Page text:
Since NACC was set up in 1999, the civil society has grown in leaps and bounds to become a formidable partner in the fight against the HIV epidemic. Among the various Civil society entities in Kenya, NACC has had one of the most diverse and extensive set of civil society partners where an estimated 14,000 of them are currently engaged in HIV and AIDS activities in the country.

The NACC recognizes that civil society plays a key role in the response to the AIDS epidemic in the general and contextualized HIV epidemic around the country. The importance of securing input from the full spectrum of civil society, including people living with HIV, cannot be overstated; civil society speaks with many voices and represents many different perspectives. The wide range of strategic and tactical expertise within civil society organizations makes them ideal partners in the process of preparing National Progress Reports. Specifically, NACC recognizes that civil society organizations are well positioned to provide quantitative and qualitative information to augment the HIV data collected by the government.

The NACC’s interest in engaging with civil society over the fifteen years assumes an understanding that collaboration generates a sense of mutual added value. The acknowledgement that People living with HIV, representatives of key affected populations or those who assist them can provide comprehensive information on the specific behavior patterns that may be driving the epidemic in a country and how best to reach their constituency with targeted and effective services is a driving force towards meaningful engagement of these partners in the HIV planning, HIV programme implementation, monitoring and evaluation with a base line emphasis on community reporting on all HIV projects in the country.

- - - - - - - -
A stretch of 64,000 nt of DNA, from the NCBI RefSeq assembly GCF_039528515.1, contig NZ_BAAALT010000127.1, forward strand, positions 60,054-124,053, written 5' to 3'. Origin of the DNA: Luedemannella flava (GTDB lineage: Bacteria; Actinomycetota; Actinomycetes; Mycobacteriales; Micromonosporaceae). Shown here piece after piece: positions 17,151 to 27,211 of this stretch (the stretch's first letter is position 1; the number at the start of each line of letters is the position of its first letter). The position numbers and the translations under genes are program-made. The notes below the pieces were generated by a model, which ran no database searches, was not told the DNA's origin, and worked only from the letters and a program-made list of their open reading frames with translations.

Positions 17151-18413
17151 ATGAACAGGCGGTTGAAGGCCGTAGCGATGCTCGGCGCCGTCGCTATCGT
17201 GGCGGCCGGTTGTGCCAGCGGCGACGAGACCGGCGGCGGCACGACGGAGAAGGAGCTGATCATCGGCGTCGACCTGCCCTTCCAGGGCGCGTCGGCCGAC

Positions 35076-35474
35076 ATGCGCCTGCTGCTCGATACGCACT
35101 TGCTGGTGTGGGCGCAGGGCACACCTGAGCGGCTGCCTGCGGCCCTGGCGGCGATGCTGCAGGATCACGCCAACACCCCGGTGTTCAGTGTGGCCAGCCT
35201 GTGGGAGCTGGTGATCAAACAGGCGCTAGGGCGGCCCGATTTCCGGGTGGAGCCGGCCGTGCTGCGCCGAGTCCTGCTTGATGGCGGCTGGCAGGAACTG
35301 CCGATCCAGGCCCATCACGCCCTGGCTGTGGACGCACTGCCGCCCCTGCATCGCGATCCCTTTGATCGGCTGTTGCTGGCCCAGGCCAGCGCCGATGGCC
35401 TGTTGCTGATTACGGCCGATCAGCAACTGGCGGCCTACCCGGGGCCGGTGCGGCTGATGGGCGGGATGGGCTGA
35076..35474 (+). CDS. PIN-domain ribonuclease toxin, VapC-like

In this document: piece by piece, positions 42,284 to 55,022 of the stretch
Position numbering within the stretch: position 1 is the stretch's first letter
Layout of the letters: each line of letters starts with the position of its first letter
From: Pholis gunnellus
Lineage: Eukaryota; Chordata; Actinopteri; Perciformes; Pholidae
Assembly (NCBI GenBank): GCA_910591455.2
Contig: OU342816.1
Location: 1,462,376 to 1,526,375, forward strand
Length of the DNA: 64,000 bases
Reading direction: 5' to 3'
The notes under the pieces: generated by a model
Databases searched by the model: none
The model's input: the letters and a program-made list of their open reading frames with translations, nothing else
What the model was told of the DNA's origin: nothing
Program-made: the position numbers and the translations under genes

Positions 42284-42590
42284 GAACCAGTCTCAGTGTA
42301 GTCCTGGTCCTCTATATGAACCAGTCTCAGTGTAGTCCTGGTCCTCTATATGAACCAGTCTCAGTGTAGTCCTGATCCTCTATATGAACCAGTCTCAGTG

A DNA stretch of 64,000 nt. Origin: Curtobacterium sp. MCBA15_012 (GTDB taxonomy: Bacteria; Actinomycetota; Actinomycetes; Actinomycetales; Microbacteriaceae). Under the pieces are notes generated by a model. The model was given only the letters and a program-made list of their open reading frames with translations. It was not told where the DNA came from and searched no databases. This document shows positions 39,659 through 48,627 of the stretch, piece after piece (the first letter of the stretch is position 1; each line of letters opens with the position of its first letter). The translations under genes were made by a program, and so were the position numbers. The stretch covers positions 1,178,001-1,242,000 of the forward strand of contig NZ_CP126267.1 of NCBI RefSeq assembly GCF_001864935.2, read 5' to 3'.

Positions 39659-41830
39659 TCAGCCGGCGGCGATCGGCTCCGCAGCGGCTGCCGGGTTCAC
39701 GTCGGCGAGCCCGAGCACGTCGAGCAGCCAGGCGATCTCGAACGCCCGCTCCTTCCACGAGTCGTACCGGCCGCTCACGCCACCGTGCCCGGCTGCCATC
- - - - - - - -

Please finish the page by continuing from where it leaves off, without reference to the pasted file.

Early partnering with the Civil Society may have well started with AIDS activists, but over the years it gradually expanded to a wide diversity of civil society partners. The civil society early role in the fight against the epidemic developed at a time when many Governments in Africa were deemed reluctant to even acknowledge AIDS. At the time, Government and Civil Society Organizations were initially confrontational in their approach towards the HIV and AIDS epidemic. At the time the CSOs felt the government were not doing enough and made demands for more action against a sprawling epidemic from a single case diagnosed in 1984 to what surveillance reports of the 90s highlighted as 20% and 30% prevalence rates in some Kenyans regions such as Western and Nyanza.

Although the Kenyan Government responded to the epidemic via the Ministry of Health, the attempts to control and manage the epidemic largely proved elusive and HIV continued to spread among the Kenyan people with devastating impact in the society that threatened the development of the country. With this in mind organizations that were interested in supplementing government efforts came on board to develop programmes on HIV and AIDS. Some of the Civil Society Organizations used their little resources to respond to the HIV and AIDS Epidemic. Soon some international Organization came in and started supporting local initiatives.

Today, with the realization that HIV epidemic is a huge challenge, CSOs have become formidable partners as they form HIV consortiums for purposes of strengthening their response to the Epidemic. As a result, organizations such as Kenya AIDS Consortium (KANCO), Kenya Network of Women living with AIDS (KENWA) and Network of People Living with HIV and AIDS in Kenya (NEPHAK) have all augmented the efforts to eradicate HIV and AIDS in Kenya.

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